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Understanding manslaughter defense options

| Jun 12, 2020 | Firm News |

Texas law defines manslaughter beneath a fairly wide umbrella, which includes specific types of the charge. In some cases, a manslaughter charge can be successfully defended and proven to have been the result of extreme circumstances.

The two main types include voluntary and involuntary manslaughter. Penalties for manslaughter can involve years in prison and thousands of dollars in fines. If you’re being charged with manslaughter, you’ll have to provide a defense that falls within the scope of state laws and definitions. There are several viable arguments to make in court.

The main defenses to manslaughter in Texas include acting in the heat of the moment under intense emotions, self-defense, and insanity. It’s also possible to seek total innocence in some cases.

What actions may carry a manslaughter charge?

The following are a few possible scenarios where you could find yourself charged with manslaughter:

  • You struck and killed someone with your vehicle – intoxication and reckless driving are commonly attributed in a car collision death.
  • Your negligence resulted in someone else’s death – if you accidentally shoot someone, for example, you could be implicated for involuntary manslaughter.
  • You were protecting yourself from an attack – this scenario might apply if you were engaged in a fight and another person involved in the altercation dies.

Although there are numerous other possible scenarios, these are three common ones that may result a charge of manslaughter, which can sometimes be reduced or dropped based on the defense you’re able to provide.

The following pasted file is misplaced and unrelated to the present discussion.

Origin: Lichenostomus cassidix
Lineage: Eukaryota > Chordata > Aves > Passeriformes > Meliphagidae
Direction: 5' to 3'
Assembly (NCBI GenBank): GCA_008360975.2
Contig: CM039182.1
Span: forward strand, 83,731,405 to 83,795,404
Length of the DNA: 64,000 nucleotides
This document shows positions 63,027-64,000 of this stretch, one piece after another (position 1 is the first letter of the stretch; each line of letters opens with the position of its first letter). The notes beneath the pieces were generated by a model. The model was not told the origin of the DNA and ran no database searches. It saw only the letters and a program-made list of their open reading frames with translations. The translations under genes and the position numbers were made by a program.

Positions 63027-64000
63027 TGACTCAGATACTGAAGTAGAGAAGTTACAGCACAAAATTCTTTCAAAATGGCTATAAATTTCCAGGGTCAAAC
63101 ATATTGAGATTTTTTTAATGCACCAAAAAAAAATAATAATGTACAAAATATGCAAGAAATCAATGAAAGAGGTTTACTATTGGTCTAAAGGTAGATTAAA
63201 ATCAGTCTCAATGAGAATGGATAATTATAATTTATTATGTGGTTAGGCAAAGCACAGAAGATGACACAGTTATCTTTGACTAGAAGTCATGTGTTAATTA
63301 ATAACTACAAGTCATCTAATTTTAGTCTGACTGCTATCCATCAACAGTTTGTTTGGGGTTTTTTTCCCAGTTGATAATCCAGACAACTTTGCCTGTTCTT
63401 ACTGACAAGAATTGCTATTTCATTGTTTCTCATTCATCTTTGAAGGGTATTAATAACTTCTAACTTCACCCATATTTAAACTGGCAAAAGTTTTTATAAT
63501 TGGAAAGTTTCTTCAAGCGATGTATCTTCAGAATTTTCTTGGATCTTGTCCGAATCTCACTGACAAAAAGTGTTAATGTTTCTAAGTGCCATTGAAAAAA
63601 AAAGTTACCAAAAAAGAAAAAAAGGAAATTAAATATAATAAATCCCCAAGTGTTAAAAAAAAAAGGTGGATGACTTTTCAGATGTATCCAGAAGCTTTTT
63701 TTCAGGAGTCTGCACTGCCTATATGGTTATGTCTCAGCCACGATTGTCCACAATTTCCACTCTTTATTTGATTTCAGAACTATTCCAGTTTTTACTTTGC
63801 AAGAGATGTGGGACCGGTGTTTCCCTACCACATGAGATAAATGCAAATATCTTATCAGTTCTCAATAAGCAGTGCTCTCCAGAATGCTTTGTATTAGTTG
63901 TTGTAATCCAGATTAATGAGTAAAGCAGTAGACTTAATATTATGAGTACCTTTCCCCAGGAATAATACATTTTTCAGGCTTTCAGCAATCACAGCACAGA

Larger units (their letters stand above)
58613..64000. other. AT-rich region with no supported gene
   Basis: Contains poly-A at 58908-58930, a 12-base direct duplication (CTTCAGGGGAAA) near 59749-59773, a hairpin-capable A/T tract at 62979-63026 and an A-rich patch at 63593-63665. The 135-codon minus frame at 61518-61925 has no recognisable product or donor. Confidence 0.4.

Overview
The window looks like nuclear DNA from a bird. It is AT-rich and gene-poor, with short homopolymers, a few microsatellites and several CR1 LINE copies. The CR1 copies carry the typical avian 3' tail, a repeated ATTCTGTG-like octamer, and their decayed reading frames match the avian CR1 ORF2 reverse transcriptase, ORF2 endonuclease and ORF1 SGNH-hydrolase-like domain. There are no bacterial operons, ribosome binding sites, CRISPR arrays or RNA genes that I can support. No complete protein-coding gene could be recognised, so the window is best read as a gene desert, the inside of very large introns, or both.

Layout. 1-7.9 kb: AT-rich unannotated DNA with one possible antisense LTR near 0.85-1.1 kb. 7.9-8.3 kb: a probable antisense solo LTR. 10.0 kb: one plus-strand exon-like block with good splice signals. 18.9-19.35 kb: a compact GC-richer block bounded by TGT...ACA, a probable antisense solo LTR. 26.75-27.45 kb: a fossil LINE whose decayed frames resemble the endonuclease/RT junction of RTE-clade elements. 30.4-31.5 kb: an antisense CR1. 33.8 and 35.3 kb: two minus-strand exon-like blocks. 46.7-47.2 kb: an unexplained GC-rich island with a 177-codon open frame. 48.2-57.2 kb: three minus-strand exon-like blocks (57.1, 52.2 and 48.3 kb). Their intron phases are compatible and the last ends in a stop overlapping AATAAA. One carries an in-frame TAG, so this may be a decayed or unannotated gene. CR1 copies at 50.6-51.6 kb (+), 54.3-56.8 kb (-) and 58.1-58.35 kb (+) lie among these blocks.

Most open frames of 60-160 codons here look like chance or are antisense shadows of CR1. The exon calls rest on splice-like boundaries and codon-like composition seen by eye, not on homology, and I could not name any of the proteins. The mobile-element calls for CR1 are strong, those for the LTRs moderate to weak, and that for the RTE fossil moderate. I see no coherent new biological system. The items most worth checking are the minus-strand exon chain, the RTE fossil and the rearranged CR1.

Examples of defenses against manslaughter

In a case where you’re acting under the heat of a moment, the court might determine that you were flooded with an emotion like fear or rage due to extreme circumstances.

Self-defense is slightly different, in that it involves being provoked intentionally and causing a person’s death as a preventative to your own harm.

Insanity is the more difficult defense. It requires you to prove that legal insanity drove you to act in such a way that another person died, such as being unable to understand what was happening in a moment or not knowing the difference between right and wrong in a situation, or that a mental health condition drove your actions.

An experienced attorney can help you determine your best defense strategy if you’re being charged with any form of manslaughter.